Ironically, some of the postdocs who were most protected from the injunction tended to be at institutions were postdocs had taken matters into their own hands. At the department of Brain and Cognitive Sciences at MIT, and at Dana Farber Cancer Institute in Boston, postdocs had previously successfully advocated for salary increases separate from the FLSA update. Of course, more than 6,000 postdocs in the University of California system will still get their raise as it was negotiated by a contract, through the postdoc union. It is interesting, given the high level of anxiety about postdoc organization and unionization, that institutions would then feel it appropriate to change and communicate their plans in the way that they have done in the last 10 days, making it clear that postdocs have little to no control over their situation.
To gauge the effect of plans to raise salaries being cancelled, we are making a series of Freedom of Information Act requests at public institutions to find out exactly what their postdocs are actually being paid as of Dec 1st 2016. This will form part of our ongoing analysis. Any salary information that can be safely provided, and indeed any other information that you have, is very gratefully received, and we are very grateful to everyone who has reached out and sent information so far to email@example.com
Our resource may likely have changed by the time you are reading this. For the moment, below are a series of lists of who is doing what, as far as we can tell. We have not included institutions for which we have not heard any news. These lists will likely form the basis of a series of tiers for future efforts in informing potential postdocs around the world which institutions may provide valuable training experiences, and which may not.
Institutions continuing in their plan to raise salaries:
Boston Children’s Hospital (Massachusetts)
Boston University (Massachusetts) – see here.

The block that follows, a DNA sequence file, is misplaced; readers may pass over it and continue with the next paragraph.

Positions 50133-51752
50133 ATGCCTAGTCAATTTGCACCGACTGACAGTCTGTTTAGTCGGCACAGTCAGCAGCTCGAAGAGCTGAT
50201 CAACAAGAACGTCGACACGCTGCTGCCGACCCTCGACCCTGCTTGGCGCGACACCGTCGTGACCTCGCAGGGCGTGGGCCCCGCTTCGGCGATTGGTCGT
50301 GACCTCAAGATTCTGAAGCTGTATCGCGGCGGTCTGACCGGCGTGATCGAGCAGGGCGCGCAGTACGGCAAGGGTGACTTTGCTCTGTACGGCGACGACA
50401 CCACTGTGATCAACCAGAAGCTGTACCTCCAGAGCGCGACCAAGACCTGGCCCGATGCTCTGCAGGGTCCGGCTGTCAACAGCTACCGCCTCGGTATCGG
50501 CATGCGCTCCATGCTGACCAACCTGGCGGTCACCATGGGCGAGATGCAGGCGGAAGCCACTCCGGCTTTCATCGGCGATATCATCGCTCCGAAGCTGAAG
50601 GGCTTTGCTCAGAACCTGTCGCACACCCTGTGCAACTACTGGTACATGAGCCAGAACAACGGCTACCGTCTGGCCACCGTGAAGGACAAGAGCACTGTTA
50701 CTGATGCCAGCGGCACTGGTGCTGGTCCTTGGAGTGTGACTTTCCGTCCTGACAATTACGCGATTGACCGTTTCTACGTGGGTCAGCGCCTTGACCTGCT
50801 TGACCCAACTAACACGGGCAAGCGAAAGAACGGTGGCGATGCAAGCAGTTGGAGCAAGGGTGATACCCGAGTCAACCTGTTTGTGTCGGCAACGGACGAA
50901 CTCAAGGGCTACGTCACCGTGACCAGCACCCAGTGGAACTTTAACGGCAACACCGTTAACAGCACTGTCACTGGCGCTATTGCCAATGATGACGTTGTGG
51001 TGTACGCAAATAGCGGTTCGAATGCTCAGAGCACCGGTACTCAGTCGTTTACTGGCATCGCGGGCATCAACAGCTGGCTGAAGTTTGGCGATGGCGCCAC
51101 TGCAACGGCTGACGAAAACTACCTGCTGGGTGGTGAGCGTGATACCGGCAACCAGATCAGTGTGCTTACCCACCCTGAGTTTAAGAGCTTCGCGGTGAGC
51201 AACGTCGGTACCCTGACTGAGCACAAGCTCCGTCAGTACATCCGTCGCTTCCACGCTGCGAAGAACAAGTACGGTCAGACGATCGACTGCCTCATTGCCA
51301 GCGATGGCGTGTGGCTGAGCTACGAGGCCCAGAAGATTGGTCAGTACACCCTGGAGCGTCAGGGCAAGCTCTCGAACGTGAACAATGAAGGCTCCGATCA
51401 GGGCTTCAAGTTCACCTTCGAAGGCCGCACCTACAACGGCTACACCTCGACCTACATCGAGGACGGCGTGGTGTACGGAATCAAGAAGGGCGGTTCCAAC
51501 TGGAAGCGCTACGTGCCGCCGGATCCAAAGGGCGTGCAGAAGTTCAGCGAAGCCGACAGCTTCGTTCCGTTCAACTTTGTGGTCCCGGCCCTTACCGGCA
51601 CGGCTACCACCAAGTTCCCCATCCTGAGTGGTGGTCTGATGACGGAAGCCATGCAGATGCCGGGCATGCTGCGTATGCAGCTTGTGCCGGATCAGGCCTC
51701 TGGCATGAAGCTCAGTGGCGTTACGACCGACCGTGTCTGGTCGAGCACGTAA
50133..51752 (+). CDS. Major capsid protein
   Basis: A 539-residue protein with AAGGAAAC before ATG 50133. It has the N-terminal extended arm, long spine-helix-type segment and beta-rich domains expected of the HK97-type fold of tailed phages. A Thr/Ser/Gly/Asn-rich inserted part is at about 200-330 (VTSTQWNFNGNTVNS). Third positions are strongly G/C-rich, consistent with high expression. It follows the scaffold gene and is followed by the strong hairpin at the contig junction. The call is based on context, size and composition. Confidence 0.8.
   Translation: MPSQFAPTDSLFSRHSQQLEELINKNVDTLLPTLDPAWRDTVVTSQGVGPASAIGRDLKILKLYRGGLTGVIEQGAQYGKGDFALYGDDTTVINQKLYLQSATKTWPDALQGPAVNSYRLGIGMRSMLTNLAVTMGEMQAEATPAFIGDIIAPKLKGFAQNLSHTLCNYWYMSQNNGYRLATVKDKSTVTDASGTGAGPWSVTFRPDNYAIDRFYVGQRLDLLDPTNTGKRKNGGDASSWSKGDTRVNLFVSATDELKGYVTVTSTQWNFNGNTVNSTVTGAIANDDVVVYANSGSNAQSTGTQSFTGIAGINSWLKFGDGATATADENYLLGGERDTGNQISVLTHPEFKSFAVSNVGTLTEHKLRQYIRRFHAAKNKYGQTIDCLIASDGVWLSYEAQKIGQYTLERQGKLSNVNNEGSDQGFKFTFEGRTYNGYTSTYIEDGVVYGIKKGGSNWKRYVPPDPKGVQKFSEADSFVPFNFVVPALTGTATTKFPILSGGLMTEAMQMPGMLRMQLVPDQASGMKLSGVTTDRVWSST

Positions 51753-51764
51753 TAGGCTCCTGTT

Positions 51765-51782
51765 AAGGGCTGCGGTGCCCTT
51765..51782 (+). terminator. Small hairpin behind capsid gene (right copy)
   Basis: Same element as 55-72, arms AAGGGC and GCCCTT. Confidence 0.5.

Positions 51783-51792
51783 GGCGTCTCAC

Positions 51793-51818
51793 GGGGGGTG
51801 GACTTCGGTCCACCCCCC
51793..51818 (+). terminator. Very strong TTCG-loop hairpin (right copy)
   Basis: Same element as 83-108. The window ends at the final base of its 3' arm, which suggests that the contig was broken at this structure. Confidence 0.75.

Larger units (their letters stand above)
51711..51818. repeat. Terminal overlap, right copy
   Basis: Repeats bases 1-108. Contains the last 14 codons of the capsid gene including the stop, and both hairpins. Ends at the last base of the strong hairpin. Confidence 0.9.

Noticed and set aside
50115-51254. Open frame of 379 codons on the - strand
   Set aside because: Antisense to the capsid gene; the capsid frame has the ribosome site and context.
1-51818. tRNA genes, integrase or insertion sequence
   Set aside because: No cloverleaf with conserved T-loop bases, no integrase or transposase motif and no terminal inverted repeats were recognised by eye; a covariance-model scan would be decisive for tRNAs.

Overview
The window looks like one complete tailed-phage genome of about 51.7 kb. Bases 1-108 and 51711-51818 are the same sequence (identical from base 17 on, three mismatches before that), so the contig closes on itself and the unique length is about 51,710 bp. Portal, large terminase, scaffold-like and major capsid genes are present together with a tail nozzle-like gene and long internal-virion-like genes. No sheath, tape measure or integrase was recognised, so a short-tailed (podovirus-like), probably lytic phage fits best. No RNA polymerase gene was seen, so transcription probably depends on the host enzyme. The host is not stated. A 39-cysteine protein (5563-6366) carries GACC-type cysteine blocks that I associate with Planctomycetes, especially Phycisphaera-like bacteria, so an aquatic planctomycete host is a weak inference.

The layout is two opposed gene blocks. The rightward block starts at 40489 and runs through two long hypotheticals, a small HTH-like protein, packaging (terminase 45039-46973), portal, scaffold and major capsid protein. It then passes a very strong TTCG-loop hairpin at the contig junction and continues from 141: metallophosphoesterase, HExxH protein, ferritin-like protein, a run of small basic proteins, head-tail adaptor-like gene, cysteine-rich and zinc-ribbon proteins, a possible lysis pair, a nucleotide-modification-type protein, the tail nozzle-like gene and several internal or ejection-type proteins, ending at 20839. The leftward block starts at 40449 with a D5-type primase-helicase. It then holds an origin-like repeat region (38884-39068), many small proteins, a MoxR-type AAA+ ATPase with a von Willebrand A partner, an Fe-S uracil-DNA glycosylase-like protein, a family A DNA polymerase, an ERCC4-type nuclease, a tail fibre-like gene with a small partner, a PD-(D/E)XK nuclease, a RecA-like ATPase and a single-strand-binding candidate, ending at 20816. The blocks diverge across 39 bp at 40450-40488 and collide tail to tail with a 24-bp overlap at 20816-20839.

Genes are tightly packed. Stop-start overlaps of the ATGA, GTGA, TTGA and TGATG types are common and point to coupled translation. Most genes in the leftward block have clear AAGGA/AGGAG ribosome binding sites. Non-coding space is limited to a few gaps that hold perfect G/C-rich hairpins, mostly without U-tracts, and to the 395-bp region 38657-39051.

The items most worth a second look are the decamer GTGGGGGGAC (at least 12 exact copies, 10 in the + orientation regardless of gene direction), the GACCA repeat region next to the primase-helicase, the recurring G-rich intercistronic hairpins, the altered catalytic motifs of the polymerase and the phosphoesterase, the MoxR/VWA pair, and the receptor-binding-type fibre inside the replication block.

Dana Farber Cancer Institute (Massachusetts)
Donald Danforth Plant Sciences Center (Missouri)
Duke University (North Carolina)
Harvard Medical School (Massachusetts)
Johns Hopkins (Maryland)
Massachusetts General Hospital
Massachusetts Institute of Technology Department of Brain and Cognitive Sciences (salaries already exceeded FLSA minimum and negotiated by postdocs already).
Stanford University (California) – salaries already exceeded FLSA minimum
Tufts University (Massachusetts)
University of Alabama Birmingham
University of California – already negotiated in contract with postdoc union.
University of Central Florida
University of Colorado Boulder – see here.
University of Colorado Denver
University of Delaware – see here.
University of Florida
University of Louisville (Kentucky)
University of New England (Maine)
University of North Carolina Chapel Hill
University of South Florida
University of Texas Health Science Center at Houston
University of Texas Southwestern
University of Washington
University of Wisconsin Madison
Washington University in St. Louis (Missouri)
Institutions who have cancelled plans to raise salaries
Iowa State University
Loyola University (Illinois)
Michigan State University
Purdue University (Indiana)
Rutgers University (New Jersey)
University of Illinois system
University of Maryland
University of Massachusetts Medical School
University of Michigan
University of North Carolina Wilmington
University of Texas Medical Branch – with some exceptions (see above).
Wayne State University (Michigan)
University of Minnesota: unclear. We have heard they are cancelling plans to raise salaries, but a press story suggests they are not. They do not seem to have informed postdocs of decision as of Dec 1st.
Institutions who were previously encouraging salary raises but allowing hours tracking/leaving the decision to departments/PIs
Brigham Young University (Utah)
Brown University (Rhode Island)
Idaho State University
Michigan State University
Mississippi State University
New Jersey Institute of Technology
North Dakota State University
Northern Arizona University
Rice University (Texas)
University at Buffalo, State University of New York
University of Colorado Boulder
University of Maine
William and Mary (Virginia)
Wright State University (Ohio)
Institutions who were moving postdocs to timesheets:
Miami University (Ohio)
New York Medical College
Ohio State University
Oregon State University
University of Cincinnati (Ohio)
University of Massachusetts Boston
University of North Dakota
University of Southern Mississippi
Utah State University
Institutions who attempted to declare postdocs on fellowships exempt from FLSA
Brandeis University (Massachusetts)
Brown University (Rhode Island)
Rutgers University (New Jersey)